Though sworn to using animals as their food, Cullen is precariously dangling between his "natural instincts" and enjoying a platonic relationship with Bella. I say platonic but as with every PG-13 I've seen, there certainly were non-platonic contacts between Bella and Cullen. In her bed, on a secluded mountainside ...

Most of the footage is spent on Bella discovering and accepting Cullen's "choice of lifestyle." In a well-woven, potentially deceiving fabric of acceptance, Bella eventually becomes quite attached to Cullen's lifestyle, er, death-style and eventually comes to prefer it. All because of a "platonic" relationship. Once Bella has established herself as Cullen's girlfriend the atmosphere of the story becomes that of "family" against the world.

Part of that "world" included a group of three "bad guy" vampires out to do as their underworld lord: to steal, kill and destroy. [John 10:10] One day when the Cullens (all vampires) were playing the All-American game baseball (likely another writer's device to pad and buffer rocky acceptance of an otherwise unacceptable lifestyle) with Bella as a welcome member of the family, the evil vampires tried to take Bella from the "good" vampires [Isa. 5:20] for food. From there the story becomes one of the run-for-your-life and hero-to-the-rescue theme. This time the hero is not noble. Maybe if the writers added with baseball some apple pie and the girl next door......

All in all the film was intriguing and well written in story and connectivity between subplots. But ...

This is a film about the undead which climb out of their coffins to drink human blood; about vampires. Right there, with the undead climbing out of their graves, one can see the mockery of the Holy Resurrection. Indeed, Twilight is a example of being lost related to us in Zech. 10:2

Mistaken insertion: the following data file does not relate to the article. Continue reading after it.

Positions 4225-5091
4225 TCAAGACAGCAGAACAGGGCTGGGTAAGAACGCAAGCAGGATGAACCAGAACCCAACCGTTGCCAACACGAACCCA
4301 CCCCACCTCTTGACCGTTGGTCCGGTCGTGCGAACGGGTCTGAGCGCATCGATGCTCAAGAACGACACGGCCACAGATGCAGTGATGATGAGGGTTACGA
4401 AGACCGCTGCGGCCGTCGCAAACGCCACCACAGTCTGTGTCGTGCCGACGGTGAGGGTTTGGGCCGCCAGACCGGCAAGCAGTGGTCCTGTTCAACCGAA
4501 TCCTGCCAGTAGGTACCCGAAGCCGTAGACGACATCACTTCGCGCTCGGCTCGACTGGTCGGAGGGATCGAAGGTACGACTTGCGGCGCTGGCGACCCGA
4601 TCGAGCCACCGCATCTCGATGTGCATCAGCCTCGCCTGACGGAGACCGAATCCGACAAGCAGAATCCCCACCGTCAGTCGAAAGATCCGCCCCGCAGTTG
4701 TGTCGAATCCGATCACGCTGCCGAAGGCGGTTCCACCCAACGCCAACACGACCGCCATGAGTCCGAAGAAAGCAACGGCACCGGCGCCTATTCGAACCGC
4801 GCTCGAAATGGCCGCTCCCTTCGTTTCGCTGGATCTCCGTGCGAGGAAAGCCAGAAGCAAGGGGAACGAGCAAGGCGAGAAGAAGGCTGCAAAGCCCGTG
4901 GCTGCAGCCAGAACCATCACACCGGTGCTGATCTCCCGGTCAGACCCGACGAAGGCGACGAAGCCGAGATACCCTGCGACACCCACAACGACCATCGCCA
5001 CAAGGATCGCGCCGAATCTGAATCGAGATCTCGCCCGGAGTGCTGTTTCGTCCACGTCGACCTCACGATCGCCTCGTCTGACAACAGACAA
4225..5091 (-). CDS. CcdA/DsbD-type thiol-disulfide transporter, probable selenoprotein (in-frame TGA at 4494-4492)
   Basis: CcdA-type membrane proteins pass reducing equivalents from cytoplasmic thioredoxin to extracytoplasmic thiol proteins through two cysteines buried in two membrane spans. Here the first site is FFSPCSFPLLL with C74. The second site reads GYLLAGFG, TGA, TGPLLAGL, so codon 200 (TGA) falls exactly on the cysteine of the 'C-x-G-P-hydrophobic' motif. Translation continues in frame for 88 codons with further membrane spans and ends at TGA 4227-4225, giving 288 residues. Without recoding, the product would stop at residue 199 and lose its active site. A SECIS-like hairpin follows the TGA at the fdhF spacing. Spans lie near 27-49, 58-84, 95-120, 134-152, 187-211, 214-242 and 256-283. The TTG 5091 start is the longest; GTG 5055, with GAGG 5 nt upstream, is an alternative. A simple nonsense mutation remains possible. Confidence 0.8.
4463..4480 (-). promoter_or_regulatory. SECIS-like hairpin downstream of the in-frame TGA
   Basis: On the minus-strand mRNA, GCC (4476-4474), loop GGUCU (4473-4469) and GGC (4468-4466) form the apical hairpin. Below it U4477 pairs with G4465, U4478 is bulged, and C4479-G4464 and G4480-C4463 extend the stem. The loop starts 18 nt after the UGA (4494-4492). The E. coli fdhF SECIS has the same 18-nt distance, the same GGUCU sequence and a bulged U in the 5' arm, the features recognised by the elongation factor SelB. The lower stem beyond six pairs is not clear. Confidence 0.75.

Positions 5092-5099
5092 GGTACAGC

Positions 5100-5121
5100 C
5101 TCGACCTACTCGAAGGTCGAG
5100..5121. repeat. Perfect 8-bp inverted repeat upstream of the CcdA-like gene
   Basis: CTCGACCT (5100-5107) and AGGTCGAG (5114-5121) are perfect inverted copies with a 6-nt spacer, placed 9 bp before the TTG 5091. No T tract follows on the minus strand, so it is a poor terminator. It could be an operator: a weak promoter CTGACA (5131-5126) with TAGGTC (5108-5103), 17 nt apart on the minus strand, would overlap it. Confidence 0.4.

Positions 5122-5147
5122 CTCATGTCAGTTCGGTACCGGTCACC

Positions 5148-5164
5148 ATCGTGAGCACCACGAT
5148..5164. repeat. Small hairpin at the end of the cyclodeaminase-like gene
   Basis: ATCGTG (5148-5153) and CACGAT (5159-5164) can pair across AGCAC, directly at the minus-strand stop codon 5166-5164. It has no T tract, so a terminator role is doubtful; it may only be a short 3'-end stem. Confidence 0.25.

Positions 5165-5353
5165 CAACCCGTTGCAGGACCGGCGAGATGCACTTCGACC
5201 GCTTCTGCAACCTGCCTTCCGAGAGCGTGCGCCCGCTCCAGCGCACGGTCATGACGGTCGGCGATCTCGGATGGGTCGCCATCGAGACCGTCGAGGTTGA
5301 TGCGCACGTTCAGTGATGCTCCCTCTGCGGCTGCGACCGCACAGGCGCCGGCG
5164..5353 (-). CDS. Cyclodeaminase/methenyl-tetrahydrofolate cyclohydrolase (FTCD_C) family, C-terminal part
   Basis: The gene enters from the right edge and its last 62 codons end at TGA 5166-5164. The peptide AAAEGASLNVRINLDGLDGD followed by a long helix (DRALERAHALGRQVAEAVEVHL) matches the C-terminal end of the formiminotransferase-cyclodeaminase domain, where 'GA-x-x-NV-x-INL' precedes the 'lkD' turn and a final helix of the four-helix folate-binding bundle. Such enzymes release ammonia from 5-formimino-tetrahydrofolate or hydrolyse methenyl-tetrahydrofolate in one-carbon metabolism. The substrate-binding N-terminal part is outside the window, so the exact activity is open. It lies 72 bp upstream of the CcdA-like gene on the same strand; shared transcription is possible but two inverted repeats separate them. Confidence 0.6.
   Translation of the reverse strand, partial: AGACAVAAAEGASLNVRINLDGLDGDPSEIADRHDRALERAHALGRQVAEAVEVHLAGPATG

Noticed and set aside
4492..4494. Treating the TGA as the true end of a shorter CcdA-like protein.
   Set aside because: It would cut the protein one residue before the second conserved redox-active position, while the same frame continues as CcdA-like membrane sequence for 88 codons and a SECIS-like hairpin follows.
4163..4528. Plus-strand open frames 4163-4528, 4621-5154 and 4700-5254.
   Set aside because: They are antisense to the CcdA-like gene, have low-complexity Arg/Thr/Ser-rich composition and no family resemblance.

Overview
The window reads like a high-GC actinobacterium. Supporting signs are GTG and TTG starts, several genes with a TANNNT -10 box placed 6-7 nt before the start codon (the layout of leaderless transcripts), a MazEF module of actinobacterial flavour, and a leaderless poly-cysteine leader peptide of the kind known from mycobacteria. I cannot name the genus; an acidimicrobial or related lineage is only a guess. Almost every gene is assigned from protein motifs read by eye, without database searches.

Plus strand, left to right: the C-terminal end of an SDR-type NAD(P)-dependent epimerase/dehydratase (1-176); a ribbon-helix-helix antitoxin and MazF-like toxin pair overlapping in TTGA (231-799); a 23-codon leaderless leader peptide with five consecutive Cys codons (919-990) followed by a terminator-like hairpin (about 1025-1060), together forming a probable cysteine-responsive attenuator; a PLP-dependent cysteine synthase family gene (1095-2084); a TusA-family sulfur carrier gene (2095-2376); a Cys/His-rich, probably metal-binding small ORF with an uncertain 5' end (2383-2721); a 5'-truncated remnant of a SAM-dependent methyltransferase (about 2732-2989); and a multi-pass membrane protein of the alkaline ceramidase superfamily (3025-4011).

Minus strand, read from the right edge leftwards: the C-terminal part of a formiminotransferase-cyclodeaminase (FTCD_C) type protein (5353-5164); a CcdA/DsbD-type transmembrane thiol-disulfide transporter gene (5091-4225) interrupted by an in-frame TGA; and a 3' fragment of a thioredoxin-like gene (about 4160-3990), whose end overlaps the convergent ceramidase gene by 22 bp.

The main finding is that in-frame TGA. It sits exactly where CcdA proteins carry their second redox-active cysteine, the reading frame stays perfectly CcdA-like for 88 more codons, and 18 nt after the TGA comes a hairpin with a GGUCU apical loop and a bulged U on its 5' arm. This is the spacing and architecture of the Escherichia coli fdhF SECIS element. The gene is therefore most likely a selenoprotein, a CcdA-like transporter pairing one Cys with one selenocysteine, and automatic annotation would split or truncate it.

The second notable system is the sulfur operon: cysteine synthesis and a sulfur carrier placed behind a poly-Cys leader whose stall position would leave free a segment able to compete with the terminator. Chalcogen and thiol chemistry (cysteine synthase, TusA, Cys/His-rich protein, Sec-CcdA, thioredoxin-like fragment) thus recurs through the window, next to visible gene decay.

Vampires. An evil and unholy breed of critters indeed, servant to the father of lies even if they in the real world who claim to be vampires deny it. If one does not serve God whether intentional one serves Satan. Satan does not really care when people who claim God does not exist also claim he does not exist. Satan does not care whether you worship him as long as you don't worship God because when one rejects God one embraces Satan. In the same vein, if one does not make a choice one makes a choice.

But this time the vampires do not boil off and shrivel in the sunlight, do not spend their days in their coffins and do not morph into some hideous biting beast at every full moon. Rather they twinkle like "diamonds" in the sunlight which is why they avoid the sun in this version lest they be discovered for what they really are -- blood-sucking killers as Cullen admits. Further, vampires are no longer killed by a wooden stake driven through the heart or a silver bullet. They are killed by dismemberment then burning the parts.

This film portrays a young girl calling the bad good by falling in love with one of them and calling him "beautiful." [Again Isa. 5:20] Even the antiChrist will be attractive and will have all the answers for all the world's troubles, but he will still be (or is?) the antiChrist who, as is his master, out to steal, to kill and to destroy. [Again John 10:10]

Don't get me wrong. I do not believe that vampires exist. Not even those who want to be. What I believe is that demons exists. Jesus cast them out of victims so they are indeed real. I have never met one face to face and probably never will since I am covered in the Blood, but that does not mean demons don't exist.

Now there is a rather non-empirical concept! I have never met a demon face to face so they must not exist. [pause] Such is the brand of thinking many suffer when it comes to God and the Gospel, relying strictly on the empirical, the provable, the physical to believe. Just because I have never (knowingly) met a demon face to face does not mean they do not exist. Neither do I have proof that you have ever had a thought or a pain, but I can rest assured you have. Just because one does not see, hear, feel, etc. an entity does not mean it does not exist. As an extension of this, I believe that they who claim to be vampires may indeed be possessed by a "demon" of some sort. Maybe the "demon" of arrogance? Of rebellion? Of hate? Maybe the "demon" of lust of superiority or control in some way?

My suggestion is that you not let your youth watch this film if for no other reason than its portrayal and arrogant glorification of an evil lifestyle. But that is not my "job." My job is to tell you what is there objectively and by his Word so you might be in a better position to make an informed moral decision whether it is fit for your family. We tell you what is there. You decide.

Wanton Violence/Crime (W) - 37 out of 100